She became introverted and brooding, resenting Elizabeth’s happy marriage. In 1885 Jane suddenly left Elizabeth’s home and entered nurses’ training at Cambridge Hospital. She would also train some at Mass General Hospital where she made a great impression on her superiors but her fellow nurses-in-training saw her as trouble. It was during her time at Mass General where Toppan attempted to poison a fellow nurse. To further complicate things it was discovered that Jane had left the training before being formally discharged and thus her diploma as a Registered Nurse was never awarded. This did not stop Toppan as she would ironically become head nurse at Cambridge Hospital only a year after failing to get her diploma by lying to management there about her credentials.

     Her time at Cambridge Hospital saw her garner a very positive reputation as a nurse, the best doctors recommended her as she was described as highly intelligent and caring. She had a high volume of cases which masked her sinister side. During the early 1890’s Nurse Jane Toppan’s poisoning murders began. Those people whom Toppan wished to keep as cases she would sometimes administer less-than-lethal doses of poison to keep them from recovering. The striking dichotomy of her pleasant outside with her evil inside was apparent in the murders of a husband and wife in her care.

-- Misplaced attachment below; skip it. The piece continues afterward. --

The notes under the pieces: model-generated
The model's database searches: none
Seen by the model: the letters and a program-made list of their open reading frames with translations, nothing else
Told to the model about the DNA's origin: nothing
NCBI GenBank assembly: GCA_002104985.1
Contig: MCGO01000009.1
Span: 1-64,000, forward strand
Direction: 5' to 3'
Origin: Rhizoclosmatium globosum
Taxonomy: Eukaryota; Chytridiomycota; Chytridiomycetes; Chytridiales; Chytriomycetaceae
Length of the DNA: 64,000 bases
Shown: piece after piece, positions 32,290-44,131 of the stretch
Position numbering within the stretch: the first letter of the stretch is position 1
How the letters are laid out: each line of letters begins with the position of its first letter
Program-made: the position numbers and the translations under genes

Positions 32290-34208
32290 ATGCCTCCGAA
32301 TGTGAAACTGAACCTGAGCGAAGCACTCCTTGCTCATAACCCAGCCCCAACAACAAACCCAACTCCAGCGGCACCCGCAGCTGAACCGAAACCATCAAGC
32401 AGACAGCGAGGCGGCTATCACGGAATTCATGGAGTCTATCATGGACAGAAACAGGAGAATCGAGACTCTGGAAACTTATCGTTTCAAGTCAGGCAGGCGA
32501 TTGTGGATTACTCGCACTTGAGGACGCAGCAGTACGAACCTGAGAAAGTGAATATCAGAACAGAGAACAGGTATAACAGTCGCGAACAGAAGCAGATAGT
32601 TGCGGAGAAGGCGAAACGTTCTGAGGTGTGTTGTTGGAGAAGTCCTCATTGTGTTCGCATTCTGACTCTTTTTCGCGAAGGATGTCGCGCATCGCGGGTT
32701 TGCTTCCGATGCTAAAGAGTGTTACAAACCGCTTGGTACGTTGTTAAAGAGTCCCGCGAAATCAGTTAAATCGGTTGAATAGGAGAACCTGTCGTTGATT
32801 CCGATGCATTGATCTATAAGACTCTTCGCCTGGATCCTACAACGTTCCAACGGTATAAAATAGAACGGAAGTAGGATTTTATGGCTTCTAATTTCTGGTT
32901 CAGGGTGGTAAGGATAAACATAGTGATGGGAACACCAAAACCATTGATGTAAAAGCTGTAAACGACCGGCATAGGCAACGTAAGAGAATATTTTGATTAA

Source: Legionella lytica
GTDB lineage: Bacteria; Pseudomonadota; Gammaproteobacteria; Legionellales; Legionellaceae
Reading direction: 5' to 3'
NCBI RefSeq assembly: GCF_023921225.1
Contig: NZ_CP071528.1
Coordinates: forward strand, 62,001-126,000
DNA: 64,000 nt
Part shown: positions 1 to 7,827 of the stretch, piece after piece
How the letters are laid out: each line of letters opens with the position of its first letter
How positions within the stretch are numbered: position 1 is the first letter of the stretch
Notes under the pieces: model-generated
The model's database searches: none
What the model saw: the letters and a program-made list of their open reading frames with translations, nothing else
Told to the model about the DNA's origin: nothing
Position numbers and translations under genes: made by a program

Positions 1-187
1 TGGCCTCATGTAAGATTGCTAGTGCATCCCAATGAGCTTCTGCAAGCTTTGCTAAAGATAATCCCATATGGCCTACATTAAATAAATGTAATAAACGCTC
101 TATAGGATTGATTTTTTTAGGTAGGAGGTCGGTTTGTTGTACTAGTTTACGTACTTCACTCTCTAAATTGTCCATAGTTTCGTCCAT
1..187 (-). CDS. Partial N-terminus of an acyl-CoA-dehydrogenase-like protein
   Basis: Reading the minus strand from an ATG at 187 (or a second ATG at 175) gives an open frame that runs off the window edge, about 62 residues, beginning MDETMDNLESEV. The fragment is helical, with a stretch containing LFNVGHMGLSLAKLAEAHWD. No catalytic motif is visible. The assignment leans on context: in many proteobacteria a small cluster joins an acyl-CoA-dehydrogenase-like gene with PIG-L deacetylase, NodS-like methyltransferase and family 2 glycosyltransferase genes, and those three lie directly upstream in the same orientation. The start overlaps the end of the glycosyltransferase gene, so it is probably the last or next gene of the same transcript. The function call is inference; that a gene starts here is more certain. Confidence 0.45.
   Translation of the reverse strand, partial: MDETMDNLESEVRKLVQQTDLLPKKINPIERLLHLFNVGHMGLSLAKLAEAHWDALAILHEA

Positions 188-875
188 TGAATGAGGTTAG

On May 26, 1895 Toppan poisoned Israel P. Dunham. The family thought so highly of her that when Dunham’s widow became sick two years later they sent for Toppan to care for her. She then poisoned Mrs. Dunham as well. While part of the private-duty circuit in and around Boston Jane moved back in with her foster sister Elizabeth and her husband Oramel. In 1899 Elizabeth became ill and Jane cared for her, including accompanying the family to the village of Cataumet in Bourne on the Cape for the summer. However Elizabeth only grew worse and died in August 1899. Coincidentally Elizabeth’s housekeeper, also in Jane’s care, died in January 1900.